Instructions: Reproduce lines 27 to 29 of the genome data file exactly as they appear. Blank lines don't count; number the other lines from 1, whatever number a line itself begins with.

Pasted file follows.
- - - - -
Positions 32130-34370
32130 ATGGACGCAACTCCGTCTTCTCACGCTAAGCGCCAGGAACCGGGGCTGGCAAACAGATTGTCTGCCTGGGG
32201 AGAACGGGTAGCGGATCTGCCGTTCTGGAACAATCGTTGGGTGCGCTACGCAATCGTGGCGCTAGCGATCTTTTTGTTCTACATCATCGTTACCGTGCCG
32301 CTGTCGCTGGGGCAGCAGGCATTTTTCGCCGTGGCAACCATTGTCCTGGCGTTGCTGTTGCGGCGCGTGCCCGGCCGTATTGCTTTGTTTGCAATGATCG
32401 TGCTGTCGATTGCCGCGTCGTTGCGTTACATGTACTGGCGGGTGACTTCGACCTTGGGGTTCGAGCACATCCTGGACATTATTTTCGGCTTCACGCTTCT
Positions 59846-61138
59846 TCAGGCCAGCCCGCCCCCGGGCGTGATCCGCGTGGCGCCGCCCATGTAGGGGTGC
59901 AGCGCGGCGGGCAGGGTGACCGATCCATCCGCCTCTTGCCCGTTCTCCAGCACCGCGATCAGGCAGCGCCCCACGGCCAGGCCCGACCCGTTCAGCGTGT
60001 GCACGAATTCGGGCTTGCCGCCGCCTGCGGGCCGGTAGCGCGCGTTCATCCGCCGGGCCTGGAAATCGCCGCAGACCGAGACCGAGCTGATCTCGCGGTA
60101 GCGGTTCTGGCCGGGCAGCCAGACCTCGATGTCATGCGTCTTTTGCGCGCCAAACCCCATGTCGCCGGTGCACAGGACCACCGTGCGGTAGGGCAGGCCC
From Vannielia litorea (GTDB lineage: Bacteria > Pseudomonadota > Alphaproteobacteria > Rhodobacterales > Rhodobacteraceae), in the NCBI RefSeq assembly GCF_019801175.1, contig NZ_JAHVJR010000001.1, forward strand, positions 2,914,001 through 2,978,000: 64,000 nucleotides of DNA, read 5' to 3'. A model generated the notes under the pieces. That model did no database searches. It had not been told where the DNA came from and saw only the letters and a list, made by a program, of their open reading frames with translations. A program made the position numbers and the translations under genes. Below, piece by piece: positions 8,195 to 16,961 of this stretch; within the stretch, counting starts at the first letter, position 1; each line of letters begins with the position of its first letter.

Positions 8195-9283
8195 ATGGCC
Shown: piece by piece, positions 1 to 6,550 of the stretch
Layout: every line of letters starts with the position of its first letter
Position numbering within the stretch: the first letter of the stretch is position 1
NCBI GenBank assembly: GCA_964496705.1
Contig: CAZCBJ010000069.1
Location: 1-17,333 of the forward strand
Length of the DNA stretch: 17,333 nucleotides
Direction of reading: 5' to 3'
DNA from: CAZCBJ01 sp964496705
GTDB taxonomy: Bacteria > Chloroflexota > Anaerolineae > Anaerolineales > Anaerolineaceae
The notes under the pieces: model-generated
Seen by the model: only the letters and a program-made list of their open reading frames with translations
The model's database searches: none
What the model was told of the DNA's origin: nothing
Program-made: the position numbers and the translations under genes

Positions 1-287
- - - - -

What the model was told of the DNA's origin: nothing
Program-made: the position numbers and the translations under genes

Positions 1-287